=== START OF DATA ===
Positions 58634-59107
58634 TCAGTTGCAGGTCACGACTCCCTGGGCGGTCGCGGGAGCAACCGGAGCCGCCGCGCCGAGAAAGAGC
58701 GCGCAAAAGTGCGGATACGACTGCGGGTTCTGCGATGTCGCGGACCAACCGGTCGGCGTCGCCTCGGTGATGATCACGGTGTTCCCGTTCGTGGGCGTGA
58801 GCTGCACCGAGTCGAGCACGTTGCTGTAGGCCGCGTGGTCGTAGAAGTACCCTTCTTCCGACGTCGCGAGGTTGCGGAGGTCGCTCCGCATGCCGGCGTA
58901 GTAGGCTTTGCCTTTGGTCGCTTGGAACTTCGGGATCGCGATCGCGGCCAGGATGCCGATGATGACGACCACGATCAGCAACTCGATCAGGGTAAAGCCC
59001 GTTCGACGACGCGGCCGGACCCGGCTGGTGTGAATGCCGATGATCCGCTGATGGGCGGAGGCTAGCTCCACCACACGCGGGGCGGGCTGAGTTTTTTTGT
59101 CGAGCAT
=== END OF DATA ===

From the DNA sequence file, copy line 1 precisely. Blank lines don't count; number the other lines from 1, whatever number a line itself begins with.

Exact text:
Positions 58634-59107